Yes, you read that headline correctly. I am a breast surgical oncologist and I don’t particularly like pink. Every October I am reminded why some breast cancer survivors don’t like pink either.
Pink is a constant reminder of the fight: surgery, chemotherapy, radiation, hormone suppression. And those are just the medical treatments. Not to mention the emotional roller coaster, countless appointments, medical bills, time away from family, body image struggles, battles with intimacy, etc. I could go on and on.
Just when you think you’re making progress and moving on…BOOM, there are the pink ribbons everywhere. It can be hard to get away and move on with life. Breast cancer awareness month can be a lot to handle for our patients.
Don’t get me wrong, breast cancer awareness is an important fight. The sudden influx of pink ribbons on billboards, professional sports jerseys, social media posts, television advertisements, etc. helps promote surveillance and early detection. In fact, it is a very effective way to get the word out. Screening mammograms increase substantially during the month of October.
Breast cancer is the most common cancer in women, with 1 in 8 women in the United States diagnosed during their lifetime. That’s a huge number. In 2021, the American Cancer Society estimates that there will be 330,840 women diagnosed and 43,600 will die. These are our family members, friends, and coworkers, those that we love and respect.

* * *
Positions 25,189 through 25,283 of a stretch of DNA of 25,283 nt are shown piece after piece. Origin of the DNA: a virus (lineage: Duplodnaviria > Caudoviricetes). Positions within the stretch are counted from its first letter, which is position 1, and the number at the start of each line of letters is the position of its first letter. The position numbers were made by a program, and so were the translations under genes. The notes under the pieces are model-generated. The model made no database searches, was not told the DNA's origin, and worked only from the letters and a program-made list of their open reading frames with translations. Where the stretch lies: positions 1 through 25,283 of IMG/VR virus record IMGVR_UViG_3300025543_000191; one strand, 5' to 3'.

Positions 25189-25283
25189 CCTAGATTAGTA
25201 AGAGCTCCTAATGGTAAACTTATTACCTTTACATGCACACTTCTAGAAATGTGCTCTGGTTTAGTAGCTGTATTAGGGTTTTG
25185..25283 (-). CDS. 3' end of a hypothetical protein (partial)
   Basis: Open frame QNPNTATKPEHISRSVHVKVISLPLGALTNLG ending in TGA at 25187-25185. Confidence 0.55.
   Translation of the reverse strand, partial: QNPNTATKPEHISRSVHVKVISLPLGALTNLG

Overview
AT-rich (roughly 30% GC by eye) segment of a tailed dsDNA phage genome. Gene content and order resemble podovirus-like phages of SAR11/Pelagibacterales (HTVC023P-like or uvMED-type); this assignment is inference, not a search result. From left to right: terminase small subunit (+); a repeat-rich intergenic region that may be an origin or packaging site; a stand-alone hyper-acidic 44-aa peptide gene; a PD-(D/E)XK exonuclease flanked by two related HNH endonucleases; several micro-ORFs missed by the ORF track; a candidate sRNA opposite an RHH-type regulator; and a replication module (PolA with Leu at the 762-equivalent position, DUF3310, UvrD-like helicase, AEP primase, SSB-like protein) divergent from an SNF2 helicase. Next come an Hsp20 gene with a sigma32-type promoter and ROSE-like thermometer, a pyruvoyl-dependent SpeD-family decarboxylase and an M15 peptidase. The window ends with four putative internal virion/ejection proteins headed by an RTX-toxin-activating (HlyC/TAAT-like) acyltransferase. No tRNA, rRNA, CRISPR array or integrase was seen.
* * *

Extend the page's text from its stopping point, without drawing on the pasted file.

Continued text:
Thankfully, most breast cancer caught early (localized to the breast) has a five-year survival rate of 99%. In cases of regional disease (lymph node involvement), survival decreases to 86%. If there is distant metastatic disease (spread to another organ), the survival is 28% at five years. Regardless of stage at presentation, there are a variety of treatment options. These numbers illustrate how important early detection and awareness are to good outcomes. (statistics credit to American Cancer Society)
This October, I urge everyone to take a minute to think a bit differently about pink. Not everyone sees a pink ribbon the same way. There are 11 other months every year when my patients, my colleagues, and I are always fighting.
Mammograms save lives. Please get yours done. And, it doesn’t have to be in October. Find the time and take care of yourself.
Dr. Laura Hafertepen is a breast surgical oncologist affiliated with the Sarah Cannon Cancer Institute at The Medical Center of Aurora, Swedish Medical Center and HealthONE.